You’re pretty much a household name in jazz and fusion circles in Canada, and parts of Europe. But for some reason, the USA never took to Uzeb or your solo work.
It’s a question of promotion, and we can’t be everywhere. It’s very hard to break into the States. It’s not a question of talent, just a question of business. You need serious money to invest in advertising. It also helps if you live there. If I was based out of L.A., I think I would be better known, but I don’t. But you also need to be strong locally to be known internationally. Uzeb did well in Europe. Right now though, it’s a choice for me. I’ve decided not to tour for at least two or three years. I decided it’s not worth the time investment for what you get in return. I don’t want to sound negative or like a snob, but since there’s no support from radio in the USA, I might play gigs for only 200 people at a time. The crowd may buy a few CDs, but then what? There’s too much competition. Also, I haven’t played with Miles Davis. The logical way to break the market is to have been a sideman for a big star. But I’m not in New York, I’m in Montreal. It’s a problem, but I am patient. But on the other hand, this isn’t like pop music. Think about Joe Zawinul. He didn’t break with Weather Report until he was 44 years-old.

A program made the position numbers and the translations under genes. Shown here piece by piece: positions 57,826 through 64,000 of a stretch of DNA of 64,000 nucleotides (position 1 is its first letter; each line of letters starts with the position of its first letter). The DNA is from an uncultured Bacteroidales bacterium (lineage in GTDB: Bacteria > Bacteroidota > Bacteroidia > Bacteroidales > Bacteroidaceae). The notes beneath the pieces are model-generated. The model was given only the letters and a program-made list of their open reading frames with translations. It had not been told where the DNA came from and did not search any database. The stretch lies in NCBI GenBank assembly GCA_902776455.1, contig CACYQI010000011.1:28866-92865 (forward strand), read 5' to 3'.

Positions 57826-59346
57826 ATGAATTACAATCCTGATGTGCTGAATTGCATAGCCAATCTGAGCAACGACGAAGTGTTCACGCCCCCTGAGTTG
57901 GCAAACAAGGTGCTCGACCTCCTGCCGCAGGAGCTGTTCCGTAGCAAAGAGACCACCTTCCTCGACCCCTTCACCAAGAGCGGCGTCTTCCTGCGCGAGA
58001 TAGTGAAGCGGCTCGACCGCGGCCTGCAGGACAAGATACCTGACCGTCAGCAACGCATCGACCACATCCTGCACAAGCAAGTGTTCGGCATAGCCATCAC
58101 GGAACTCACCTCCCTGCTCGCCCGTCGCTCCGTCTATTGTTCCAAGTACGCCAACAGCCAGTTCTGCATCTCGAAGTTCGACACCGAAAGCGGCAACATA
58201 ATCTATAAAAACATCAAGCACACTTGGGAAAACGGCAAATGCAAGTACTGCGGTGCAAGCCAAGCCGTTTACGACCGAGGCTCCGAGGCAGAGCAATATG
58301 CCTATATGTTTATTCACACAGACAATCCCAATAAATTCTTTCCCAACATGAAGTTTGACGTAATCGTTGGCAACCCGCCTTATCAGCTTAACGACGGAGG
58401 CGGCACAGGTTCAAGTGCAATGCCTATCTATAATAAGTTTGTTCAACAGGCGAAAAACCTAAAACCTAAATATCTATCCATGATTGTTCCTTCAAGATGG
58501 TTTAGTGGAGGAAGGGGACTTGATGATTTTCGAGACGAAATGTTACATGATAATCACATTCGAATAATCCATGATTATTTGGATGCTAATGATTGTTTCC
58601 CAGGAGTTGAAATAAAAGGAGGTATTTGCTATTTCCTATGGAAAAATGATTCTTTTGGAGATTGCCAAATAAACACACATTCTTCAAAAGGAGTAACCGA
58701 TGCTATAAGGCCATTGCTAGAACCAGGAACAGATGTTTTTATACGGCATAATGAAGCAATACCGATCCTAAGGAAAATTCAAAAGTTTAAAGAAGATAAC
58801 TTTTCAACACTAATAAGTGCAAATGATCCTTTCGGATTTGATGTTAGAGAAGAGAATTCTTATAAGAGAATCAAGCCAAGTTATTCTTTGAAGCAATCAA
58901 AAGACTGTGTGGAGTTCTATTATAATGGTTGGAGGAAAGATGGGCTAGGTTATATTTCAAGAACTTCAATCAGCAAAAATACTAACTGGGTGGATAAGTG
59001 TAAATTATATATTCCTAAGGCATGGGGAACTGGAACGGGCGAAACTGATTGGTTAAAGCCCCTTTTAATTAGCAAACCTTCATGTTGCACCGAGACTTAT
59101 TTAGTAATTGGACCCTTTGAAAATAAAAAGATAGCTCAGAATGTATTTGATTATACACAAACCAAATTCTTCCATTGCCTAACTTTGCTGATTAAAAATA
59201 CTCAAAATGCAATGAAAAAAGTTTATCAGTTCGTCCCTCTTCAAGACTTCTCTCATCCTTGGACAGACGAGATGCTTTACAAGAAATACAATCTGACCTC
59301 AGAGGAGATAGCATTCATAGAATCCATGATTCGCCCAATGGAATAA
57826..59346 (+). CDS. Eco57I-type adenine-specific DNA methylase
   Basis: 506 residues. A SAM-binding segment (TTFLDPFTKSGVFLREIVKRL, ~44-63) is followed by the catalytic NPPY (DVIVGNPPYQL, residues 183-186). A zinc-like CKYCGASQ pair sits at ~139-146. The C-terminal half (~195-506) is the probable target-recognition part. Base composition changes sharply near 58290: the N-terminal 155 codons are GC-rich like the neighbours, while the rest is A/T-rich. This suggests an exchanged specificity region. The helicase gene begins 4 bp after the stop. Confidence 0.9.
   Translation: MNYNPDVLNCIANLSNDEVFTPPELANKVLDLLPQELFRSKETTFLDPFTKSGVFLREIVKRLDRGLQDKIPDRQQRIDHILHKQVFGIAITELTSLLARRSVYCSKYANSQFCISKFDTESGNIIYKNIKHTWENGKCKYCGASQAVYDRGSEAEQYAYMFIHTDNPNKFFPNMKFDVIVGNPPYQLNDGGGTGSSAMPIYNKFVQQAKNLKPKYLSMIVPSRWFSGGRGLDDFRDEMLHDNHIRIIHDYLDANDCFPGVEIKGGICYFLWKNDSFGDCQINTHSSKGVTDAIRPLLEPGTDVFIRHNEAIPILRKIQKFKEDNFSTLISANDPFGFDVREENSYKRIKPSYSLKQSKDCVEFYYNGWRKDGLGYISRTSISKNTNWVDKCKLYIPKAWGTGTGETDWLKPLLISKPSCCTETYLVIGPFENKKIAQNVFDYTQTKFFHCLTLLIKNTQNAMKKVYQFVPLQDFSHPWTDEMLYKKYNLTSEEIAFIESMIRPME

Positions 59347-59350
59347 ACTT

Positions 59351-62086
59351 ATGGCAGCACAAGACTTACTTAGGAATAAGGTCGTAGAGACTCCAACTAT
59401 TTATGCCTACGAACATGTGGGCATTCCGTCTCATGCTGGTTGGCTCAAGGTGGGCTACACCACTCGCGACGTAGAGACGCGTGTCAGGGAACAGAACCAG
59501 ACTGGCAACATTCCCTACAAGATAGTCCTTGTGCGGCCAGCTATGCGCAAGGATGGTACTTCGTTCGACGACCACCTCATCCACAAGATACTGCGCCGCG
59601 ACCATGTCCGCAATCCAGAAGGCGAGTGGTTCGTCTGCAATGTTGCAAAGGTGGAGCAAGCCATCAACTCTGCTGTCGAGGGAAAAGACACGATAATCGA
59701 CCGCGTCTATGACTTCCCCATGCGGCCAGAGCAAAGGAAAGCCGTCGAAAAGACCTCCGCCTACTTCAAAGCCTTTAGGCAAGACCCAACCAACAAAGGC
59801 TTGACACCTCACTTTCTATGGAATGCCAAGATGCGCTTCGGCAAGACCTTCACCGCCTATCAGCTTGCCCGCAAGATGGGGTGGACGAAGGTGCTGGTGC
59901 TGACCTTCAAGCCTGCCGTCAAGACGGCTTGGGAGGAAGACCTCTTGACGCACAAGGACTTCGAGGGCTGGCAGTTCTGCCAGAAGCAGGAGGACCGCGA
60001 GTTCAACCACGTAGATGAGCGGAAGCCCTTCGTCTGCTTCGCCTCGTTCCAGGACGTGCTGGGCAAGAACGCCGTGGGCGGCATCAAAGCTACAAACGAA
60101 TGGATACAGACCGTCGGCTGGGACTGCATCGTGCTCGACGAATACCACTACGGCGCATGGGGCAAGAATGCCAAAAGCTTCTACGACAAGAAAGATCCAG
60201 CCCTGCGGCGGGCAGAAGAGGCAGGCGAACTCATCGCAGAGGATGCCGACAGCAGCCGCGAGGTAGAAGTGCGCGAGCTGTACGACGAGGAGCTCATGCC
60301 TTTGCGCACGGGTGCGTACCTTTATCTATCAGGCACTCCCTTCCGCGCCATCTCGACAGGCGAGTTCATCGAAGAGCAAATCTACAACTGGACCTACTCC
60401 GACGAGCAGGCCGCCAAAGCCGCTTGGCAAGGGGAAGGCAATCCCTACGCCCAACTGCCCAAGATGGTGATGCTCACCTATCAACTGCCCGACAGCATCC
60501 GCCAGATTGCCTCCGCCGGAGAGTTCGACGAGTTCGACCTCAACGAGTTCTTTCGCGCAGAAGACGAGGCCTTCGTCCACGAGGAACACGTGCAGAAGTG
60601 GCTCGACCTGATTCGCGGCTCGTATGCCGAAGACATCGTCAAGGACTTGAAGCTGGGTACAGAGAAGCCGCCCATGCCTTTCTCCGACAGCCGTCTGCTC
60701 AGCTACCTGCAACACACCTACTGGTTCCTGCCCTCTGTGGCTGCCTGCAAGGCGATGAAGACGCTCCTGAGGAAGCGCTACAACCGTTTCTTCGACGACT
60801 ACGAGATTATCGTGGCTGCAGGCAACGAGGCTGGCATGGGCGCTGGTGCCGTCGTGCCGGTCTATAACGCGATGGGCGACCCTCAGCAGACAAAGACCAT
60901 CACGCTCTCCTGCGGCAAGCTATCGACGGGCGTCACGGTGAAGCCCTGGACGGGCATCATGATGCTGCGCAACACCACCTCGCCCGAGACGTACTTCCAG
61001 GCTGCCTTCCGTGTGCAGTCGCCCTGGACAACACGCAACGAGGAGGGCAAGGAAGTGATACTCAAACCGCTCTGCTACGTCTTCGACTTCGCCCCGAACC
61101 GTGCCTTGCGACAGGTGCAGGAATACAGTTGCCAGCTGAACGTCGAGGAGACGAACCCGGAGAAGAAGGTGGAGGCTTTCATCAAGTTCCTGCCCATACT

Rumors keep coming and going about Weather Report reforming.
I love that band. We need someone like that to stimulate interest in this music again. I play the Montreal Jazz Festival a lot, and it’s a big festival—one of the biggest in the world. But it really doesn’t reflect what’s going on in terms of sales or interest. I do music because I love it. I’m realistic too. If you don’t have big record label support, it’s very tough.
Despite all of that, you do seem like you’re happy with your current situation.